Muslims believe that a child is free from sin and that the child has a natural inclination towards goodness and virtue. The ceremony that is performed after a child is born is called Adhan which is also the call to prayer that is recited from minartes in Muslim countries. The baby is washed and then the father whispers the call of prayer (the Adhan) in his or her right ear. In the left ear, the person whispers the Command to Rise and Worship called the Iqamah.
Seven days after birth, a name-given ceremony called Aqiqah is performed. Muhammad made recommendations for naming a child, saying that Abdullah, meaning “servant of God,” and Abdur-Rahman, meaning “servant of the Merciful One,” was the most pleasing names to God. The ceremony starts with the father reading from the Qur’an. Then the announcement of the name of the child follows the reading. Muslims can choose between a family name or one of Muhammad’s names. Then when the hair of the child is cut or shaved for the ceremony, its weight in silver is distributed to the poor. In most cases, male circumcision called Khitan, usually takes place in the hospital.
A Muslim marriage is a legally sanctioned union between a man and a woman designed to bring companionship and happiness to both parties. The hope of the Muslim union in marriage is the emergence of a strong family: a courteous, polite, and compassionate family whose members seek to know and live the will of God.
A Muslim marriage is based on a voluntary offer and acceptance by the bride and groom. The parent’s role is to give advice and help select a spouse, but they cannot make decisions for the bride and groom. When a Muslim marriage occurs, two Muslims must witness the marriage, which includes the signing ceremony in a mosque or in their home with an imam or a qadi (a person authorized to solemnize marriages) who reads from the Qur’an and concludes the formal part of the proceedings.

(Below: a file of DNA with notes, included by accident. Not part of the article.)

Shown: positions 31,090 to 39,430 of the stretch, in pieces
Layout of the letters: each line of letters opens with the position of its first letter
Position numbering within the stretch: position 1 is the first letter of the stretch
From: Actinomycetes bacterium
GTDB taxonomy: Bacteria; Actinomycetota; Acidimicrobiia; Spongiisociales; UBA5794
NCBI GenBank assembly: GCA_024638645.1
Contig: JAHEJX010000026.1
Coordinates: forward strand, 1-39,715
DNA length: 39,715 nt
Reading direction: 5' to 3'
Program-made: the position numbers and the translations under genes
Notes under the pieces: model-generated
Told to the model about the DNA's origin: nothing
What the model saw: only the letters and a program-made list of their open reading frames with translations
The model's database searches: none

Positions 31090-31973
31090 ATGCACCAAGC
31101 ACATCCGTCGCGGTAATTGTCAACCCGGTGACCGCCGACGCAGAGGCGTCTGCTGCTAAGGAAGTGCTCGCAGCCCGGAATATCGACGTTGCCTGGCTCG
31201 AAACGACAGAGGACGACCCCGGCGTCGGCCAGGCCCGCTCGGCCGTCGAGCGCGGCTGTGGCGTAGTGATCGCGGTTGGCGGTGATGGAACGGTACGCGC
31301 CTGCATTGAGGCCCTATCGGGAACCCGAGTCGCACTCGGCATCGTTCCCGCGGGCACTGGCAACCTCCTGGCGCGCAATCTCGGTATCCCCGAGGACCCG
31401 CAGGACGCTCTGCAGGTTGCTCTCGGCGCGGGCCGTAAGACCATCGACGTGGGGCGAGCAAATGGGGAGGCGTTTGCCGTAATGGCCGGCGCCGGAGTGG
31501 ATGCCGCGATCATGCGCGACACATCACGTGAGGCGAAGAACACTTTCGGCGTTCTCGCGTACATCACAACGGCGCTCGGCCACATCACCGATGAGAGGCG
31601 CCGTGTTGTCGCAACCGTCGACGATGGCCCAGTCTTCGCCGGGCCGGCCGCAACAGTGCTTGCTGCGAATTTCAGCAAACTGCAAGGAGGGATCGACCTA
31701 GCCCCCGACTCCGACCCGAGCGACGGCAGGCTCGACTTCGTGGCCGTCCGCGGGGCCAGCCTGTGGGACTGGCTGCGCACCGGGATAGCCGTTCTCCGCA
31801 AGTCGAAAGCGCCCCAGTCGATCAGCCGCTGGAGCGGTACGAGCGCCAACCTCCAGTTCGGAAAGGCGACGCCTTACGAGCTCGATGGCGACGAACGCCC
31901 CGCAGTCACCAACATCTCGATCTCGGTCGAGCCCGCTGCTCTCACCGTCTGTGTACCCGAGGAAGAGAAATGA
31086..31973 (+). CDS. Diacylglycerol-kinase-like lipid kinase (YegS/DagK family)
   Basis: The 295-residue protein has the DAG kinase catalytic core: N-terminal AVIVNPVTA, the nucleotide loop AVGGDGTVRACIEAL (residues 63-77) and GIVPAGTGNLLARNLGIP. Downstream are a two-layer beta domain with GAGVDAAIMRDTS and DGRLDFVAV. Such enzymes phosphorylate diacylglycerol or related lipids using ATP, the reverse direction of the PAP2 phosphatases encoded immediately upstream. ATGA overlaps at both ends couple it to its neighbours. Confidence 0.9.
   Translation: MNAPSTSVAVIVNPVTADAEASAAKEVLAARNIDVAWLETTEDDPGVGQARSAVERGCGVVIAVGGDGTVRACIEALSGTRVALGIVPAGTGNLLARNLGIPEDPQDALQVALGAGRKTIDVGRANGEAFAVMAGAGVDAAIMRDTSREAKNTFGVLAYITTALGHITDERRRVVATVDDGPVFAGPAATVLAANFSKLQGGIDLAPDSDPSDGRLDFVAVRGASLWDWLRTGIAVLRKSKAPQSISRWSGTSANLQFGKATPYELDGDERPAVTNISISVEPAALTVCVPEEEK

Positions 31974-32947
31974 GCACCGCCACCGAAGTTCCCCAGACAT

Polygamy occurs when a person is married to more than one person at the same time. These kinds of marriages can provide women with the opportunity to marry in societies when there are more women than men. It is also intended as an opportunity for widows to remarry. According to Islamic tradition, a Muslim man can marry up to four wives. It is important to note that first, a man must obtain permission from his wives before taking on another, and second, the vast majority of Muslims maintain a single marriage.
While divorce is permitted within Islam, it is regarded as a last resort for a married couple. Even Muhammad discouraged divorce. But it is not in the interest of the Muslim community to force people to remain married if they cannot grow together productively.
Muslims approach death with a sense of hope as opposed to fear. Their hope is to reach Paradise. Muslims believe that the burial should take place on the day that the person has died. When the bodies are taken to the gravesite, the people throw handfuls of earth into the grave while reciting chapters from the Qur’an that obtain to the day of judgment. After the burial, there is a three-day mourning period. Muslims believe that the deceased is visited by two angels who question the person about his or her life, faith, and deeds, both good and evil, while on earth.